GUNBOAT VICTORY AT FORT HENRY
Tilghman, once his scouts announced the presence of the enemy's
soldiers and gunboats, sent most of the garrison over land to Fort
Donelson. He knew Fort Henry was untenable but was determined to make a
stand against the gunboats. No attempt would be made to push
McClernand and Smith from their camps into the river. In spite of
familiarity with the roads and creek crossings in the vicinity, where
he might have ambushed the blue coats as they floundered through knee
deep mud en route to the fort, Tilghman decided to concentrate on the
river battle. And he did not have long to wait. About noon on February 6, Foote's
flotilla moved to the attack.
FOOTE'S GUNBOATS MOVE INTO POSITION IN PREPARATION TO ATTACK
FORT HENRY. (HW)|
Foote divided his gunboats into two divisions. Four ironclads of the
so-called City Series, Essex, Cincinnati, Carondelet, and St.
Louis led the assault. The three timberclads, Tyler
Conestoga, and Lexington, steamed behind. The Union flotilla
mounted fifty-four guns although only eighteen bow pieces could bear on
Fort Henry in such a formation. Therefore, odds were somewhat even until
Foote ordered his gunboat captains to close within point-blank range and
simply overwhelm the fort's gunners.
Heavy fire from fort and gunboats soon echoed across the river flats
as action opened at 12:34 P.M. Yet the fight proved short and
unexpectedly easy for the Union side. Tilghman lost all but four of his
heavy guns. Two of these cannon either exploded upon firing or were
rendered inoperable by inexperienced gun crews. As the gunboats closed
to within 300 yards of the fort, the carnage inside the work became
dreadful. Twenty-one Confederate gunners were killed or wounded by the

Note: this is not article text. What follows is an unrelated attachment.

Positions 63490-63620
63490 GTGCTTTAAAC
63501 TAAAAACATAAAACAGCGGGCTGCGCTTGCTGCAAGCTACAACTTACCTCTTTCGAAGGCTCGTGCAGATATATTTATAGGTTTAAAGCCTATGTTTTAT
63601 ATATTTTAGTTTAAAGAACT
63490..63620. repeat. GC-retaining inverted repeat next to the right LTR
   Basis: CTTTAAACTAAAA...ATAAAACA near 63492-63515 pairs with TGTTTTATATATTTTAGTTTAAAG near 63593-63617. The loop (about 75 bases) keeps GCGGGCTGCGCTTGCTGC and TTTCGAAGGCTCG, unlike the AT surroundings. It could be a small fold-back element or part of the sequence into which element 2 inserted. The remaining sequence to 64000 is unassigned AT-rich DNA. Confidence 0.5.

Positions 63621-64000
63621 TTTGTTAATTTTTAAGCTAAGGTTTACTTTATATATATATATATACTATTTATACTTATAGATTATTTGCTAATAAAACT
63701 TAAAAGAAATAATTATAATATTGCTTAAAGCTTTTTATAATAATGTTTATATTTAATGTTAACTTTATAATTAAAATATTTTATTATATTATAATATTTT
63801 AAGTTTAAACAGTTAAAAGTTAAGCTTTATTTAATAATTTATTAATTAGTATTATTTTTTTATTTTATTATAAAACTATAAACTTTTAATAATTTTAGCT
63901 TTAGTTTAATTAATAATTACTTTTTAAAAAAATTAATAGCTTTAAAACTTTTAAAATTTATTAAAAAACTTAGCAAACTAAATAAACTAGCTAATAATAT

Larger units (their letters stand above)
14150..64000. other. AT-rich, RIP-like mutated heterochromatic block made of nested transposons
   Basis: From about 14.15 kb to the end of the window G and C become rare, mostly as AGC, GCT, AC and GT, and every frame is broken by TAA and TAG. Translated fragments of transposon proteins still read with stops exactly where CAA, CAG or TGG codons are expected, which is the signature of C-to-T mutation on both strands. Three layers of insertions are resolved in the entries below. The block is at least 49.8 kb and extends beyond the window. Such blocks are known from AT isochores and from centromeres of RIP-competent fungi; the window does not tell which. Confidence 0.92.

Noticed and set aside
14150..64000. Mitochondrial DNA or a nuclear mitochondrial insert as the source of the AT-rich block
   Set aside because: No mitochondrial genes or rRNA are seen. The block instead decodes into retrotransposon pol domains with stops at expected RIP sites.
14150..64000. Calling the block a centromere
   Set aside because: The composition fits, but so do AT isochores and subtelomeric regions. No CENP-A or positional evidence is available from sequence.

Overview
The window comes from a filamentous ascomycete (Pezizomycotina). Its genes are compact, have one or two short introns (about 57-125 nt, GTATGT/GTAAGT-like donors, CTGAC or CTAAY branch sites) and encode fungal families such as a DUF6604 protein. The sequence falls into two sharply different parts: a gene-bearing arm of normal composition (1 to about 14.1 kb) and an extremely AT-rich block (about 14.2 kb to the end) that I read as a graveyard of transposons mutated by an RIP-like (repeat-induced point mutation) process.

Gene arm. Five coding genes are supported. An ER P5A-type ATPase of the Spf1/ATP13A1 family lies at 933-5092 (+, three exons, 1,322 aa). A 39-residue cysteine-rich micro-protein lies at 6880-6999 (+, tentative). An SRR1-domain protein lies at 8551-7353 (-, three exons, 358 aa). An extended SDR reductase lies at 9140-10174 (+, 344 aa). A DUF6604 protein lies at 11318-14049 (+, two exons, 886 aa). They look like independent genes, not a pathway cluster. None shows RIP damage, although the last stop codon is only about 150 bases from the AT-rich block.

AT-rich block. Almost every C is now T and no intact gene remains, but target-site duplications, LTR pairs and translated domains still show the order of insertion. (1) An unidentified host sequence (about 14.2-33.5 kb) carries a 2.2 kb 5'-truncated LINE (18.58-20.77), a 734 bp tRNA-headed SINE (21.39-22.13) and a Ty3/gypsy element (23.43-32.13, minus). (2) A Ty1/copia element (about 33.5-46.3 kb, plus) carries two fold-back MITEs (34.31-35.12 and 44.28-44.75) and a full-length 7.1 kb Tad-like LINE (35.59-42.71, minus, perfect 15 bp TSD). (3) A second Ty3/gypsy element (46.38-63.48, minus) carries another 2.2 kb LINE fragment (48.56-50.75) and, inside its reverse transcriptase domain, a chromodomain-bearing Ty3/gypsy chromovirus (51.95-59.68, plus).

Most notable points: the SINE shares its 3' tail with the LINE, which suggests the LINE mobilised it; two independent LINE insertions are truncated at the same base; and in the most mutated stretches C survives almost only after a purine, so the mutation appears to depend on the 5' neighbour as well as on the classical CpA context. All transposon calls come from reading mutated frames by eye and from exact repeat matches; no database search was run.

fusillade of naval gunfire. Decapitated and armless bodies, shattered
gun carriages, and dismounted cannon as well as battered parapets
presented a gruesome spectacle. Confederate engineer captain J.
A. Haywood watched the unequal fight, recording in his journal
that the fort's gunners became completely exhausted, some
scarcely able to stand.
A PERIOD PAINTING OF FORT HENRY UNDER ATTACK BY THE FEDERAL GUNBOAT
FLOTILLA ON FEBRUARY 6, 1862. (COURTESY OF U.S. NAVAL ACADEMY, BEVERLY R.
THE FEDERAL GUNBOAT ATTACK AS WITNESSED FROM NEAR FORT HENRY. (HW)|
All were full of bravery and spirit and some were confident, but
those who knew better saw that it was vain to fight longer"a
useless sacrifice to life," recorded Haydon. This opinion was
entertained for a full hour and a half before the fight ended, he added.
Still, Captain Jesse Taylor's men stuck to their posts and managed to
plant a shot squarely in the Essex's boiler, knocking it out of
action while the Cincinnati received thirty-two hits, severely
damaging its smokestacks, main cabin, and small boats and silencing two
of its guns. But Foote clung tenaciously to his mission, claiming "it
must be victory or death." Before long, Tilghman asked for terms.
"No sir, your surrender will be unconditional," fired back the
prickly flag officer because victory at Fort Henry clearly belonged to
the navy. While Grant's soldiers slogged toward the fort, two of Foote's
subordinates rowed through the sally port and onto the flooded parade
ground to accept Tilghman's sword. It was late afternoon before Grant
and his land forces arrived. They had missed the retreating Confederate
infantry, which had escaped to Fort Donelson as soon as the Confederate
Stars and Bars fluttered from the Fort Henry flagstaff in defeat. The
Federals discovered the environs of the fort cluttered with abandoned
cooking pots of stew and other food, and sizable quantities of
quartermaster, commissary, and ordnance supplies, while on the road to
Fort Donelson lay six abandoned cannon mired in the mud. Sullen
prisoners mingled with elated Yankee soldiers and sailors as Union
forces celebrated their first major victory of the campaign.